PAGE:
Jan 15, 2010 0
Yesterday, on the advice of kattiko , via angrygoat , I decided to do a little exploration and take a longer, more scenic bike route to work by following the river. (I normally do a fairly dire ride along an arterial road, followed by a frustrating – and sometimes dangerous – crawl through pedestrians and peak hour central business district traffic.)
After crossing the railway at East Perth Station in the morning, I decided to explore the river a little more on the commute home and follow it further north before heading back to Flyingblogspot Cottage. This turned out to be a beautiful ride, leading me through some rehabilitated wetlands I’d never explored before. I’m hoping to head back there in the near future with a camera, as even cycling through in the afternoon I spotted a beautiful White-Faced Heron, and a number of unfamiliar small birds and butterfly species.
For anyone interested in checking the trail out for themselves, head from the city towards Maylands along the north shore of the river, cross under the freeway and ride or walk from Banks Reserve to Barden Park. I headed home at this point, but it looks like the public greenspace continues well up the river – scope for a future expedition.
As I mentioned in my previous post, I’ve been enjoying playing with foursquare over the past few days. A few people have since said commented along the lines of ‘yes, I saw your post, but I don’t understand what fourquare does’. Like a number of recent applications, foursquare allows you to ‘check in’ your location using an iPhone or Android app, or through their mobile website on your phone. If your device has GPS, the app suggests a number of locations around you and provides tips, feedback and comments from previous visitors. If the location you’re at hasn’t been entered into foursquare yet, you can add it yourself.
The difference between this and other geolocation tools, though, is that foursquare has pared back the social networking aspects to a very basic ‘friends list’ offering and focused on giving users a reason to check in and add content. This is done via a gaming approach where users earn points and badges for adding new locations, check-ins per day, checking in at a new location and so forth. (If you’ve visited a location more than anyone else, you’re displayed as the ‘Mayor’ on that location’s foursquare page!) It’s good fun, I learned a few new things about Perth the very first time I turned the app on, and the iPhone app seems reasonably robust and useful. A word of warning, though – I’d advise against giving it access to your Facebook or Twitter accounts as you most likely don’t want it posting your location updates there.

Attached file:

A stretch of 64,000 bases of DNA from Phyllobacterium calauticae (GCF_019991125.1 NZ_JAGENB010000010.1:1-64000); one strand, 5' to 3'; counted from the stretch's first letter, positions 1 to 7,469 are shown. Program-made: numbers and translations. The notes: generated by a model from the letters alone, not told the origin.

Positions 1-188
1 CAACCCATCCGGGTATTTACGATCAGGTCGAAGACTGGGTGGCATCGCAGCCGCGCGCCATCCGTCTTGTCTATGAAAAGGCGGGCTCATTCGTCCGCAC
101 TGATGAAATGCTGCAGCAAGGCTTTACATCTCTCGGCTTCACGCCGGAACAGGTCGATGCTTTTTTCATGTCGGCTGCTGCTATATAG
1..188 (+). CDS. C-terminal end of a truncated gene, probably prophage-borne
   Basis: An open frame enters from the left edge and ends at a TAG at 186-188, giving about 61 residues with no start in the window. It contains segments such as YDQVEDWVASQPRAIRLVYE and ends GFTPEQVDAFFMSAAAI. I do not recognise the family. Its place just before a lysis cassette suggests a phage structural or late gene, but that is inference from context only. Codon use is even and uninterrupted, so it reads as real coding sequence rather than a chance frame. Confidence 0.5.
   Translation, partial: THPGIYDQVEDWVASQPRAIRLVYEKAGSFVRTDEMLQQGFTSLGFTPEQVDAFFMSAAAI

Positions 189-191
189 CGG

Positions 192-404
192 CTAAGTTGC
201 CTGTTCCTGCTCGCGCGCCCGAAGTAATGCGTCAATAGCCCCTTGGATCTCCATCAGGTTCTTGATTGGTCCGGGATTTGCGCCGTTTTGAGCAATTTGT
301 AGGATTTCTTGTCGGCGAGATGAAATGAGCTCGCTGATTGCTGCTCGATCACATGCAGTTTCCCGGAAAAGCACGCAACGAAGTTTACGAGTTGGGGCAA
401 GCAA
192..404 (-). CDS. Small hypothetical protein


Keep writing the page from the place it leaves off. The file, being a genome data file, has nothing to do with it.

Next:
The thing that interests me most with this kind of application is that it’s engineered to cull out advertising and junk information, as all the content is user-uploaded. A location only appears in the database because a user cared enough to add it – for instance, I added Velvet Espresso and my physio because they’re both great and because I visit them both on a regular basis. I don’t know whether foursquare is going to be the application to do it, but I suspect this kind of user-populated, viral geolocation technology is going to have a significant place in the future of the location-based web and information-overlay development.
I’ve also been getting into the popular MapMyRide this week, partly because it is very, very good at data aggregation and it offers a great iPhone app that works as a bike computer, and partly because my cubemates are trying to get me into women’s short-course triathlon. While the website and app are designed with fitness and training focus, MapMyRide is also excellent simply for recording distances, times and routes cycled and should give me a much clearer picture of the amount I ride per week.
One nice feature of the site is that while it provides stats in terms of fitness and performance, it also offers a ‘Green Stats’ section which looks at fuel, carbon and money saved. Unfortunately the fuel and financial savings are calculated based on US national averages, but knowing the site is using 18 mpg and $3.48/gallon, it’s easy enough to reverse engineer the calculation – in fact I might put together a Greasemonkey script when I have time to automatically convert these into more relevant Australian numbers.
The site also has a lovely ‘search for rides’ section populated by its huge userbase. If you log in as a Perth-based user, for instance, you’ll currently see 405 suggested maps with everything from a cruisy 2.12km circuit around Reabold Hill to time-trial routes through Kings Park and scenic 30-40km river circuits. The route listings also contain user comments and helpful tags, such as ‘Big Climb’, ‘Low Traffic Area’, ‘Mostly On Bike Path’, ‘Quiet’, ‘Scenic’ and ‘Very Hilly’.
The iPhone app is really easy to use as a trip computer; all you need to do is launch, select the ‘Record’ button when you start and hit ‘Stop’ and ‘Save’ when you’re done. You’ll be prompted to enter information such as the type of workout and whether to save the route as private or public. (If you’re wondering what to do with your phone and don’t have a bike-mount, I use an nice iPhone armband holder I picked up at JB Hi-Fi, although there are undoubtedly cheaper options on the internet.)
Finally, the site offers a number of tiers of membership from Free through to Gold, so it’s easy to try out without paying up. There’s a choice between a free and a paid iPhone app too, and the Bronze site membership is relatively affordable and more than sufficient for a casual user.